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The AAPG/Datapages Combined Publications Database

AAPG Special Volumes


Chapter from: M 66:  Hydrocarbon Migration And Its Near-Surface Expression
Edited By 
Dietmar Schumacher and Michael A. Abrams

Ronert W. Potter II, Paul A. Harrington, Alan H. Sulliman, and James H. Viellenave

Geochemistry, Generation, Migration

Published 1996 as part of Memoir 66
Copyright © 1996 The American Association of Petroleum Geologists.  All Rights Reserved.

Potter II, R. W., P. A. Harrington, A. H. Silliman, and J. H. Viellenave, 1996, Significance of geochemical anomalies in hydrocarbon exploration, in D. Schumacher and M. A. Abrams, eds., Hydrocarbon migration and its near-surface expression: AAPG Memoir 66, p. 431-439.
Chapter 33
Significance of Geochemical Anomalies in Hydrocarbon Exploration: One Company's Experience
Robert W. Potter II

Santa Fe Minerals Inc.,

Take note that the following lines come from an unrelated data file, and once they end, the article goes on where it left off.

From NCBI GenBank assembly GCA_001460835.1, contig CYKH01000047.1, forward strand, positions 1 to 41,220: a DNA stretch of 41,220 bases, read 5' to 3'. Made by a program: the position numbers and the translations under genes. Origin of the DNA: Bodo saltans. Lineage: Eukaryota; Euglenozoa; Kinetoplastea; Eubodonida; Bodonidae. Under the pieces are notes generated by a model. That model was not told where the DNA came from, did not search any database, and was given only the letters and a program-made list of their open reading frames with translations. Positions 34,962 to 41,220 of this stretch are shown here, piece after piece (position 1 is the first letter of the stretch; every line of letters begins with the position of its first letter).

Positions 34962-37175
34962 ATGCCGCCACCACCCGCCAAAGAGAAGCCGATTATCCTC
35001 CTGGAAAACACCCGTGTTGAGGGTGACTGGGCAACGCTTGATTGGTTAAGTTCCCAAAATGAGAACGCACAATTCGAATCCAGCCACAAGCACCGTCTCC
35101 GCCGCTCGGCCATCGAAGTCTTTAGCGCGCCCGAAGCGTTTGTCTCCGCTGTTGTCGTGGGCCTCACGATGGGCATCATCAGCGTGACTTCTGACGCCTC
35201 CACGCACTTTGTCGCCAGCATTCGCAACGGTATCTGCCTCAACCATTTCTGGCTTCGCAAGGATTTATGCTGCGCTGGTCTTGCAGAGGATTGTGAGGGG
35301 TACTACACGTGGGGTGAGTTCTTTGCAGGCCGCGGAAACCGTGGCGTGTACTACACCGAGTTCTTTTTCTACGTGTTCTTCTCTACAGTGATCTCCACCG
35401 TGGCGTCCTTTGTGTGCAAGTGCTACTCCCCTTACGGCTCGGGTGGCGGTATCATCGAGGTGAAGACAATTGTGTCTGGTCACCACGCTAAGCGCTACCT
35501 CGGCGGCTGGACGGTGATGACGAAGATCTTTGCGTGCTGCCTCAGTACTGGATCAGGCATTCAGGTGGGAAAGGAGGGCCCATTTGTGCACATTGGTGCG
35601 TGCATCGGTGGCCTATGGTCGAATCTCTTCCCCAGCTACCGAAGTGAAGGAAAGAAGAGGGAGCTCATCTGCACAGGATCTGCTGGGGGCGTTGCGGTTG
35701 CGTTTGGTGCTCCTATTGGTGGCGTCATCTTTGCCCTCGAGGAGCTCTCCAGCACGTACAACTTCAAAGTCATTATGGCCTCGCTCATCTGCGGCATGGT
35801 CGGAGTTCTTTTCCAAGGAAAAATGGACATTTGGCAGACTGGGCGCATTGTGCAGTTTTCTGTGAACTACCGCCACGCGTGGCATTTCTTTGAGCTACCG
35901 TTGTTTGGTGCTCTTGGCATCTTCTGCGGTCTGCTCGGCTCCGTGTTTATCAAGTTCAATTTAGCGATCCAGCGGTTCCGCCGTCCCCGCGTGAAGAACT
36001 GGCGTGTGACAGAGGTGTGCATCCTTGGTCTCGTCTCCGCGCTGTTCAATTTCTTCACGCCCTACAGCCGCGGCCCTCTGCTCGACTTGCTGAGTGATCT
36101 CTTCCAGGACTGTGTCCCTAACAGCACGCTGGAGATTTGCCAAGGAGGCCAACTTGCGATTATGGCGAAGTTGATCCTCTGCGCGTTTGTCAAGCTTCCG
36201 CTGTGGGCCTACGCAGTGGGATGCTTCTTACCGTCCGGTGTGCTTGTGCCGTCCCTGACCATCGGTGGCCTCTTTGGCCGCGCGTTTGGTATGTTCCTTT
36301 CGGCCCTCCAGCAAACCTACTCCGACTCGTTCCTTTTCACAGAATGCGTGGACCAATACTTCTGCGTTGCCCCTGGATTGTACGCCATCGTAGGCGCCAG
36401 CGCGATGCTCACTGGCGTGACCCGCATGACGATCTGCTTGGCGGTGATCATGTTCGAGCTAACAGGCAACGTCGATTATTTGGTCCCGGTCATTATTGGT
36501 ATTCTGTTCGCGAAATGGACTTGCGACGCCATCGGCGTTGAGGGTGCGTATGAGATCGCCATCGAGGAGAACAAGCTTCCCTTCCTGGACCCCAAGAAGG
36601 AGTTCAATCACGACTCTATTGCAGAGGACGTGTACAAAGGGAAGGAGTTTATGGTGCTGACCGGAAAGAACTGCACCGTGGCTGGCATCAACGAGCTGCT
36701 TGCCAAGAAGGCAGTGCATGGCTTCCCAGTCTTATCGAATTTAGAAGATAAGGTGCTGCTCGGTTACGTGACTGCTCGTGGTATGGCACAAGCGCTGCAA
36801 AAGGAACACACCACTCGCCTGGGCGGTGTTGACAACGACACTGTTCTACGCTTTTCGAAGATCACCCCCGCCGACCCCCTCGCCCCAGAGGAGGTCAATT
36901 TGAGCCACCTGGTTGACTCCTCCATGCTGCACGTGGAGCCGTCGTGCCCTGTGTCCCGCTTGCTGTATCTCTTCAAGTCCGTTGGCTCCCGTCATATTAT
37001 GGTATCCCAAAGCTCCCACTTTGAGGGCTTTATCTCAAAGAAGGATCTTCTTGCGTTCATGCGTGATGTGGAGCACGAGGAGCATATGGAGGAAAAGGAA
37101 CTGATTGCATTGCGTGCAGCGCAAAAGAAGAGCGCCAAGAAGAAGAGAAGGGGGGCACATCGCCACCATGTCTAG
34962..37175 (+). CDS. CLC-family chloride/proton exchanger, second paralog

Dallas, Texas, U.S.A.

Present address:

Vintage Petroleum
Tulsa, Oklahoma, U.S.A.

Paul A. Harrington
Alan H. Silliman
James H. Viellenave

Lakewood, Colorado, U.S.A.


An independent evaluation of alternate technologies for petroleum exploration undertaken by Santa Fe Minerals selected the PETREX soil gas geochemical method. A subsequent exploration program involving 139 geochemical surveys led to drilling 141 wells in previously undrilled prospects. A total of 43 wells were drilled in negative geochemical anomalies and 41 of these encountered no hydrocarbons. A total of 98 wells were drilled in positive geochemical anomalies and 37 were commercial successes. The geochemical success rate was even higher, accurately predicting the presence of hydrocarbons 92% of the time. Surface soil gas hydrocarbon signatures were shown to be very similar to those of volatile gases from producing hydrocarbons in four new wells ranging in depth from 2000 to 15,000 ft. This evidence supports the vertical migration of reservoir hydrocarbons. Geochemical anomalies are apical and lateral shifts of anomalies are rare. A general trend of increasing anomaly strength with increasing porosity times reservoir thickness has been observed. The integration of seismic data and PETREX geochemical data results in prospect evaluation that is better than that available using either method alone.

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